DuckDuckGo: the ‘duckling’ browser has trackers, but its search engine does not

DuckDuckGo: the ‘duckling’ browser has trackers, but its search engine does not

A recent discovery made by a security researcher has uncovered the supposed privacy offered by the ‘duckling’ browser.

It is likely that at some point you have come across a warning or recommendation about DuckDuckGo while visiting the web. We tell you that it is one of the many alternative search engines to Google that is offered as a more private and secure option to protect our personal data , as it ensures that it does not use trackers or other types of profiling mechanisms that can be sold to companies. Even so, a few days ago, an investigator stated that the ‘duckling’ (as it is called because of its cute logo) was not as private as it appears to be.

If you use DuckDuckGo because you thought it was a safer and more responsible option with your privacy, don’t worry. In fact, the engine does turn out to be a less invasive alternative with your data; however, its developers have ignored a very important feature regarding trackers, located in the browser of the same name, but not in the search engine.

What happened to DuckDuckGo?

It all started at the beginning of the penultimate week of May, when security researcher Zack Edwards discovered that the company had an agreement with Microsoft for special treatment with its trackers.

 What are trackers?

Trackers are small files generated by our internet activity that are designed to learn about our online habits. They do this through our page views, where we direct our clicks, mouse movements, etc. All this activity is called web tracking.

As revealed by Edwards (with evidence and screenshots from Android and iOS), DuckDuckGo ‘s browser allows LinkedIn domains, (owned by Microsoft since 2016) that appear in Bing, to use so-called trackers . The investigator even published an entry on the company’s official website where they admit that those from Redmond have that privilege.

On that page, DuckDuckGo claims that Microsoft doesn’t use trackers to store mouse behavior or create user profiles, but makes no mention of sending data via LinkedIn and Bing .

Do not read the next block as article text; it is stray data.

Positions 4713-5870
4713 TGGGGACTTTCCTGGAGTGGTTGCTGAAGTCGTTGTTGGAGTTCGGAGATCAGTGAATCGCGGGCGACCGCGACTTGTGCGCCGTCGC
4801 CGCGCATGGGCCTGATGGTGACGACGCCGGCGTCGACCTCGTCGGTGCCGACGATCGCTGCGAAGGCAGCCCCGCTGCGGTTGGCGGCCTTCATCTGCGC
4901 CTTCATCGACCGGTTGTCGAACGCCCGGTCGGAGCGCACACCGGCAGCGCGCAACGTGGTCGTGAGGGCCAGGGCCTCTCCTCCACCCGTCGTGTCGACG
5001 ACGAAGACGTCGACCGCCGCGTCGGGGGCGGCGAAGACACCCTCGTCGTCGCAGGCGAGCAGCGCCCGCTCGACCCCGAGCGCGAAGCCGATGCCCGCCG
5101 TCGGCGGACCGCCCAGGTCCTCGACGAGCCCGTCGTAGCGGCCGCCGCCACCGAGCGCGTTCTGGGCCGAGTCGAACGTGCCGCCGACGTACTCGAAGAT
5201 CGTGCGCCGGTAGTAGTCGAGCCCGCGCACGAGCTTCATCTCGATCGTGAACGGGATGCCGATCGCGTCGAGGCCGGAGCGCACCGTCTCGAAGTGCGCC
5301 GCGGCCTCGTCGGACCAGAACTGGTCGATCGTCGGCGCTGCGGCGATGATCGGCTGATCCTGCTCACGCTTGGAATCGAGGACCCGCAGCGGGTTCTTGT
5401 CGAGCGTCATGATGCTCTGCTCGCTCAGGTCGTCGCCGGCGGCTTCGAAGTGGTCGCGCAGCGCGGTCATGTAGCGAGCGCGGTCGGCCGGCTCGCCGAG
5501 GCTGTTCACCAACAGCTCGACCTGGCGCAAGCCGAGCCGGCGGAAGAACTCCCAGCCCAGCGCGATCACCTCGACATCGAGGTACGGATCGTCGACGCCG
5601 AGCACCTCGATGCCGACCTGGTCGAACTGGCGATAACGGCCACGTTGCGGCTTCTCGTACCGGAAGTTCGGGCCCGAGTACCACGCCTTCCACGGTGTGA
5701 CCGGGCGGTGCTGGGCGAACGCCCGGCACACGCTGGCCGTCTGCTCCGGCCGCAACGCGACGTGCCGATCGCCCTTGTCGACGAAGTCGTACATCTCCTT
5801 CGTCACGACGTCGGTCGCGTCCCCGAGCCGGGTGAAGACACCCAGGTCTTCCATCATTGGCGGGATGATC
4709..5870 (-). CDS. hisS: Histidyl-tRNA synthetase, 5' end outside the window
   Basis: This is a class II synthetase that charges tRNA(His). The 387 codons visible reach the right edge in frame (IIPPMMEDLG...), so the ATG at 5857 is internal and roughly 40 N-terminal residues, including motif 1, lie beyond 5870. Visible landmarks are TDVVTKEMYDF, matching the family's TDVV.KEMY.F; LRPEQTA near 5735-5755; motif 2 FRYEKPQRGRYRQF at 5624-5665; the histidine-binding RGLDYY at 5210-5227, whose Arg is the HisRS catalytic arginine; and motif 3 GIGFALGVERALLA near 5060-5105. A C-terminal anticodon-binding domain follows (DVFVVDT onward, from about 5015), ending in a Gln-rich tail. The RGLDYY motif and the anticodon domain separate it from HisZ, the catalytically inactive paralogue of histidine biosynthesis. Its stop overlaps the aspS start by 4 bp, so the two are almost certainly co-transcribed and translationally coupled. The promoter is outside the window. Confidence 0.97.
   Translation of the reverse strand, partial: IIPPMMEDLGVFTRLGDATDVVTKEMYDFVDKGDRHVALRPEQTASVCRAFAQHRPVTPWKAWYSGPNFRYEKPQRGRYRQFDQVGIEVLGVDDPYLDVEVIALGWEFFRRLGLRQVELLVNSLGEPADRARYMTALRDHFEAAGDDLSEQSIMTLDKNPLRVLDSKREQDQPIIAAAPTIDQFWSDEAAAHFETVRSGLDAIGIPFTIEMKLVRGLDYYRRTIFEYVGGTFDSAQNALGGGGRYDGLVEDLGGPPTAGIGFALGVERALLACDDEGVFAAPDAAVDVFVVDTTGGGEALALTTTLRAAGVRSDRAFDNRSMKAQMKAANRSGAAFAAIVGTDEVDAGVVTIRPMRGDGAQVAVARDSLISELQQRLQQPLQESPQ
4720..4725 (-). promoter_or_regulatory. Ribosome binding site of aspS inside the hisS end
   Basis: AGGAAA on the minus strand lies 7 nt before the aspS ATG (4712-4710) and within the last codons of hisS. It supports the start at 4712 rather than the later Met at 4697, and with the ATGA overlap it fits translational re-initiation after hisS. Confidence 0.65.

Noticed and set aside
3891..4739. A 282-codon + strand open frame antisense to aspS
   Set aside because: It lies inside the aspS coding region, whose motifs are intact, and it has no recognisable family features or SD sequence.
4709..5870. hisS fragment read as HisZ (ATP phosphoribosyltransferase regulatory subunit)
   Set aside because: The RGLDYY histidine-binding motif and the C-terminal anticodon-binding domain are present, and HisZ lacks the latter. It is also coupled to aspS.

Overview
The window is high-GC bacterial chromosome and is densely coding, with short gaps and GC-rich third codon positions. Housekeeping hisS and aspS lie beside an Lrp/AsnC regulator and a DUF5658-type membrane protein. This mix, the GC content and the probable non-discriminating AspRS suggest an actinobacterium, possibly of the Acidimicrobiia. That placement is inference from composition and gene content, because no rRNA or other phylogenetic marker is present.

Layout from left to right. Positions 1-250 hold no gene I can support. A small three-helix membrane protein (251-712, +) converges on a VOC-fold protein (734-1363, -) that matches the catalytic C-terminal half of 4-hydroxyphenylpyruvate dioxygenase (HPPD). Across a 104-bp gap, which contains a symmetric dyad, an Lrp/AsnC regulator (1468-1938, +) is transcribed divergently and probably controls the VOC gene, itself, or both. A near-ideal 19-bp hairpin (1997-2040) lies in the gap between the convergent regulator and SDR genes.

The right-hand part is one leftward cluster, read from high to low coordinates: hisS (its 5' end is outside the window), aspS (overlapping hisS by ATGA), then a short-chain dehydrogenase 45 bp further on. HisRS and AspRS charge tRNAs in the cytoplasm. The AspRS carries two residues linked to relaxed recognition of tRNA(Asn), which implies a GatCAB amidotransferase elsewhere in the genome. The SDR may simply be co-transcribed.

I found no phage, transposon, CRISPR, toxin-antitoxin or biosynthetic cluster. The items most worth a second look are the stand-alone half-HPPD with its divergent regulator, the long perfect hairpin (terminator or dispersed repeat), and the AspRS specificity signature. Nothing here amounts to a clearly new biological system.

So is DuckDuckGo a scam?

After the medium scandal, the Techspot portal contacted Gabriel Weinberg , CEO of the duckling company, who admitted that the agreement with Microsoft exists (and that forces them to allow the company’s trackers), but also added thatDuckDuckGo is still a more private option than other browsers,since it blocks most third-party trackers and other companies. In addition, he pointed out that they are negotiating with those from Redmond to eliminate that clause and that they would change the description of their mobile browser.

Should I stop using DuckDuckGo?

There are two things to clarify in this matter. If you use DuckDuckGo , the first thing you should know is thatthis case refers only to the browser of the same name(the program you need to download and install to browse the web, just like Chrome, Edge, Firefox, etc), butdoes not refer to the search engine at allwhich you can access by following this link:

As they assure in Techspot, the problem of the trackers only affects the web browser of the ‘duckling’, butyour browser remains a tracker-free option, and much more private than Google or Bing. The search engine does not give Microsoft any privileges, so you can continue to use it safely, even knowing that online anonymity is very difficult to obtain.

Rachel Maga
Rachel Maga is a technology journalist currently working at Globe Live Media agency. She has been in the Technology Journalism field for over 5 years now. Her life's biggest milestone is the inside tour of Tesla Industries, which was gifted to her by the legend Elon Musk himself.